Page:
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21st July 1933, Page 46
21st July 1933
Page 46
Page 47
Page 48
Page 46, 21st July 1933 — CHASSISTRODU HON METHODS
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The Processes of Manufacture Employed at the Guildford Works of Dennis Bros., Ltd., where the Latest Machinery is Installed The Whole of the Extensive Engine production Plant Transferred from a Works at Coventry to Guildford Within Two Months

WHEN, in the middle of 1932, Dennis Brothers, Ltd., arranged that the work of engine production then carried out at the Coventry factory of White and Poppe, Ltd., should be undertaken at its own works at Guildford, so that every process of manufacture might be under one control, it was necessary to make additions to the already extensive works, in order to accommodate the extra plant and to make room for some new machines to take the place of those which were becoming obsolete. .A large range of new shops lextending to several acres was, therefore, laid down.

Not only was it found necessary to find accommodation at Guildford for the newly installed plant, but . housing for the additional workers had to be arranged. This gave rise to the model village known as the Dennis Estate, which the company has had built.

Those who are familiar with the construction of motor vehicles will know that the production of a complete engine forms a considerable proportion of the whole process of manufacture of a chassis. Consequently, to inaugurate this department in an already large factory was no mean task. When it is realized that at thesp works all processes, such as sheet metal work, body-building, etc., are carried out, to say nothing of the manufacture of fire pumps and other special municipal appliances, the extent of the factory will be readily understood.

. As a matter of interest, it is notable that one can, on entering, walk for one-third of a mile through a conB32 tinuous line of shops, fully equipped with the latest machinery, which, wherever possible, is of British manufacture.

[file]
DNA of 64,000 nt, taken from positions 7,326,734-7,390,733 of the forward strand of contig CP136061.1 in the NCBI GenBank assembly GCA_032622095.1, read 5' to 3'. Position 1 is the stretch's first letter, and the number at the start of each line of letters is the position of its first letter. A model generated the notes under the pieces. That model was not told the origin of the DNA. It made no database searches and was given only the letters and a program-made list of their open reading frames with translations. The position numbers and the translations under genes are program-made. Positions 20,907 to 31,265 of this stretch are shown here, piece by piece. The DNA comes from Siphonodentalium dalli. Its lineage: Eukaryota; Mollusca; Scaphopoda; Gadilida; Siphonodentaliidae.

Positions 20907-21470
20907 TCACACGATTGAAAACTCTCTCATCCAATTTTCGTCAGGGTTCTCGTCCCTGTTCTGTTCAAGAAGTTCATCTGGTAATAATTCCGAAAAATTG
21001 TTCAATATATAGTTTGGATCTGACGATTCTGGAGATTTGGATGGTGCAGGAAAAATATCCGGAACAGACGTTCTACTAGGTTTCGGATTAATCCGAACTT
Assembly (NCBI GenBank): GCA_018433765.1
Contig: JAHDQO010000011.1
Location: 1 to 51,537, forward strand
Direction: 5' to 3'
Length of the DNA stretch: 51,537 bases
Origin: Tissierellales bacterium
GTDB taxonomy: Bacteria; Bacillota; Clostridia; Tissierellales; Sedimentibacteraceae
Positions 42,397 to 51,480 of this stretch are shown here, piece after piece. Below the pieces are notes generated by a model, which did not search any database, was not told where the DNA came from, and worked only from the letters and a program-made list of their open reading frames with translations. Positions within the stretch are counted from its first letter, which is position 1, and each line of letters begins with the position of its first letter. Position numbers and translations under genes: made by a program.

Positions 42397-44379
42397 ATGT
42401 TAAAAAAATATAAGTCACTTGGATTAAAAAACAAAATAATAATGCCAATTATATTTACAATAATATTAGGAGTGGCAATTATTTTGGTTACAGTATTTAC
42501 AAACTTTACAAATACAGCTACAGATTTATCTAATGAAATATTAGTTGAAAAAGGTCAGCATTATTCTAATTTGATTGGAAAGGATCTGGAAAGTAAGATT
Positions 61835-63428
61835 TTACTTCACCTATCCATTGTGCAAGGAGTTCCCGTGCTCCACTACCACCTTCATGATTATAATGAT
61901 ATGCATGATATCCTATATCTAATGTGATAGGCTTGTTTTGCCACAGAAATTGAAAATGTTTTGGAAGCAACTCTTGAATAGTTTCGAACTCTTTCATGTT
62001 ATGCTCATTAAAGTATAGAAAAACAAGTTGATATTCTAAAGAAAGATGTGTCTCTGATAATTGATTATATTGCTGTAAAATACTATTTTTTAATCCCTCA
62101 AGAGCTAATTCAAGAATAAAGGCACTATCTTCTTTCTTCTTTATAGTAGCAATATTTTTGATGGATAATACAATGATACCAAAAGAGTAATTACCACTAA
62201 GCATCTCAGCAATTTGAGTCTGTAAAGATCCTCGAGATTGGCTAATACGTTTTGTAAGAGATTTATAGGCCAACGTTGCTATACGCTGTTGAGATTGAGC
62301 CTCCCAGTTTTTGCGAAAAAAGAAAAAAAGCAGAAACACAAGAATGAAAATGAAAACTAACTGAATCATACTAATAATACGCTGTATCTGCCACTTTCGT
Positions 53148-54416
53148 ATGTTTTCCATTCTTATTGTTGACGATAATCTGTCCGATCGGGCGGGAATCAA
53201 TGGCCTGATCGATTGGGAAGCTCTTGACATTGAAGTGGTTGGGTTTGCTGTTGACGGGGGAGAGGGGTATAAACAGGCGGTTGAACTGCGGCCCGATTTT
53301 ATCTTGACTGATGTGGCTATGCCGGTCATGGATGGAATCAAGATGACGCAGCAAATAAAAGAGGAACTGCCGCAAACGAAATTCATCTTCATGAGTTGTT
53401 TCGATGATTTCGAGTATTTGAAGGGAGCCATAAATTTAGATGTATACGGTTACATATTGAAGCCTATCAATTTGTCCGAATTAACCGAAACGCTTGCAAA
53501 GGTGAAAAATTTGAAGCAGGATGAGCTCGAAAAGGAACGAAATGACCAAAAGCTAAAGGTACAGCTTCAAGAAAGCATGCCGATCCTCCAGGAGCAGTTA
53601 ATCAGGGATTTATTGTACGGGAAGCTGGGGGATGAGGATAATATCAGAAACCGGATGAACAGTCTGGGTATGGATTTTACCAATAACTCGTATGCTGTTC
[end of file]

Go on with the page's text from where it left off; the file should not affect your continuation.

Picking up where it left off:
Some idea of the extent of the engine production may* be gained from Fig. 1, which illustrates the engine test shop, where no fewer than 18 power units may be tested at once. We understand that the whole of the engine-production plant was moved from Coventry and put into service at Guildford within two months—a noteworthy achievement.

Fig. 2 shows the method of boring the cylinder liners after the outside has been machined. Owing to their thin walls, these liners have to be supported on the outside while the inside is being operated upon. A row of machines, especially made for the purpose, is installed, in each of which six liners are operated upon at one setting. In the machine shown on the left, the clamps for supporting the liners will be seen removed, whilst in that on the right the clamps are in place.

After the operations that can be carried out with cutting tools, the liners are heat-treated to render them hard, so as to resist wear, after which they are honed, when in place. Great importance is attached to the hardening of the liners, as it reduces the cost of maintenance by combating cylinder wear. Incidentally, it is of interest to note that the company has used liners for 5i years.

Fig. 3 shows a British Churchill segmental grinder carrying out the first operation on a cylinder block, n33

namely, grinding the bases and tops, two castings tieing dealt with on the same table as it slides past the grinding wheel. A row of machines, such as that shown in Fig, 43, drills all the holes in the cylinder block, at one setting, by means of jig plates, which are made by the latest known method, namely, the Genevoise jig boring machine—a most accurate tool.